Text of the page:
Dr. Ben-Aroya's Lab
Dr. Shay Ben-Aroya is a Senior Lecturer in the Mina and Everard Faculty of Life Sciences. He came to Bar-Ilan University from the University of British Columbia, as part of the 2009 cohort of returning scientists, a special program within Bar-Ilan University to recruit young Israeli scientists to return to work in Israel.
Ben-Aroya and his team conduct advanced cancer research on the genetic level. Research in his lab focuses on the processes underlying genome stability.
In particular, the fundamental rationale that underlies their research is that chromosomal instability (CIN) is an important phenotype that contributes to tumourigenesis, and that the molecular basis of CIN is likely to be determined by studying the mechanisms of chromosome transmission in model organisms.
The general goal is to identify and characterize new functional determinants required for mitotic chromosome transmission in yeast and in mammalian cells, and to provide candidate genes for cancer predisposition and for novel therapeutic approaches.
Systems Biology: Understanding Chromosomal Instability
A significant number of eukaryotic genes and regulatory pathways have evolved to ensure that cells replicate and segregate their genomes with high fidelity and at the appropriate time.
However, when cells fail to adhere to these tight restrictions on their growth, the genome can become unstable. In the vast majority of malignancies, this instability, termed Chromosomal Instability (CIN), appears to involve gain and/or loss of whole chromosomes or large segments of chromosomes, which in turn leads to aneuploidy and/or gross chromosomal rearrangement. The molecular basis for this chromosomal instability has remained mysterious.
Ben-Aroya and has team conduct research on a model organism, the yeast Saccharomyces cerevisiae, to further understand the process of chromosomal instability.
Using a model organism to study highly conserved biological pathways, such as genome maintenance, can greatly facilitate functional discovery in humans. Additionally, the technical accessibility of the yeast Saccharomyces cerevisiae for advanced genetic and molecular analyses makes it an ideal organism for the study of CIN.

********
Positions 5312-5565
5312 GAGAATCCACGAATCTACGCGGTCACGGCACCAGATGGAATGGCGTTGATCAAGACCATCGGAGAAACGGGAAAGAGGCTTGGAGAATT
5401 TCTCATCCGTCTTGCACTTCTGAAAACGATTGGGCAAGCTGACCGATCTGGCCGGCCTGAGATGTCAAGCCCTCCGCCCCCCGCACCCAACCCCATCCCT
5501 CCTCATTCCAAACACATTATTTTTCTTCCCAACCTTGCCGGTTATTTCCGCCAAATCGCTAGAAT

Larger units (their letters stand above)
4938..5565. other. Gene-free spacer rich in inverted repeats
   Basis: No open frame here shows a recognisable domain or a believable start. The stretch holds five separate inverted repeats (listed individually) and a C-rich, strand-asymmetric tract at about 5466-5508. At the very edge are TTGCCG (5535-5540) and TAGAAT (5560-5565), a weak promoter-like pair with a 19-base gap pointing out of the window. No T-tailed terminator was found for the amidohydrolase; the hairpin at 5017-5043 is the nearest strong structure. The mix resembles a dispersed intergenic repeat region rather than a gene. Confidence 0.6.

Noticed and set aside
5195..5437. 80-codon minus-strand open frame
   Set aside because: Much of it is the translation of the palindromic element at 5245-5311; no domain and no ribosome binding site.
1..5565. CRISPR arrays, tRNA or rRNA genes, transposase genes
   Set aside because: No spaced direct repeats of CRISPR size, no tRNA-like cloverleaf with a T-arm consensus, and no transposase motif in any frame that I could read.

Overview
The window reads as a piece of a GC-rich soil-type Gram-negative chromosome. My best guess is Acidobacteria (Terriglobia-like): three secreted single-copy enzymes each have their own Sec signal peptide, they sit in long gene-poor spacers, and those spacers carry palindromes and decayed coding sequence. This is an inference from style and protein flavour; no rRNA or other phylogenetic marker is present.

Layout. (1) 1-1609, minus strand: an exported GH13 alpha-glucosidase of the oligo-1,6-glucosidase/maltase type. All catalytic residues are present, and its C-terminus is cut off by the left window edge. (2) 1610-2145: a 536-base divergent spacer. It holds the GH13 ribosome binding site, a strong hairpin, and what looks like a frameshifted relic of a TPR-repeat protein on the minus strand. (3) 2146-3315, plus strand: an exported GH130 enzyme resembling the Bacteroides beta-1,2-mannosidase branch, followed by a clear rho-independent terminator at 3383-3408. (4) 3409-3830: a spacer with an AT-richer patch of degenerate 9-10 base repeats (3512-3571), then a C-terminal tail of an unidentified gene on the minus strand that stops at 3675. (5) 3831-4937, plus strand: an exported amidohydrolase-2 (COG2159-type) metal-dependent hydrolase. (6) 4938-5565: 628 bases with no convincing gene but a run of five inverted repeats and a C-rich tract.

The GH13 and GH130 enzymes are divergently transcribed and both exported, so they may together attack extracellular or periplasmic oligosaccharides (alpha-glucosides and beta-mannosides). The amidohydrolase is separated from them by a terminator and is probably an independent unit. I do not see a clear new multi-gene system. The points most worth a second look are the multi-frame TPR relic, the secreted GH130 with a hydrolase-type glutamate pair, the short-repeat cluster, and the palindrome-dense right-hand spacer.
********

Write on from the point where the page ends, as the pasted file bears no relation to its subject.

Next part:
Ben-Aroya and his team aim to identify and characterize new functional determinants that are required for mitotic chromosome transmission in yeast and in mammalian cells. They will utilize genome-wide technologies to establish comprehensive physical and genetic interaction maps, which will serve as the basis for detailed mechanistic follow-up studies as well as for novel therapeutic approaches.
Novel Experimental Techniques
To study the function of each gene, scientists remove single genes from the DNA of cell cultures and investigate the differences in functioning between genetically deficient cells and normal cells.
However, this technique cannot be used for certain genes, such as those that are essential for the cell’s survival, because their removal causes the cell to die. Ben-Aroya has developed new experimental tools that circumnavigate this problem, and has succeeded in determining the functions of these essential genes that have, until recently, been difficult to study.
When a body cell replicates itself, a copy of its genome – the sum total of its genetic material – is passed down to the next generation. But in the case of cancer, cell replication is unstable.
Using yeast as a model, Ben-Aroya and his team map out the complex interactions that ensure genome maintenance and stable chromosome transmission in both yeast and in human body cells.
This work will allow them to identify specific genes that promote a predisposition for cancer, as well as molecular targets for novel anti-cancer therapies.
Looking to the Future
The work of Ben-Aroya and his group describes a direct path from identification and mechanistic understanding of CIN genes in yeast, to mining sequence data for orthologs mutated in cancer, to the investigation of the function of somatic variants.
Determining which mutations are drivers and which are passengers is one of the most pressing challenges in cancer genetics. Ben-Aroya and his team’s research approach will exploit the new list of essential CIN genes, to prioritise the missense mutations most likely to generate functional changes that enhance tumour cell proliferation and contribute to tumourigenesis (so-called “driver” mutations), and which are functionally less significant (“passenger” mutations).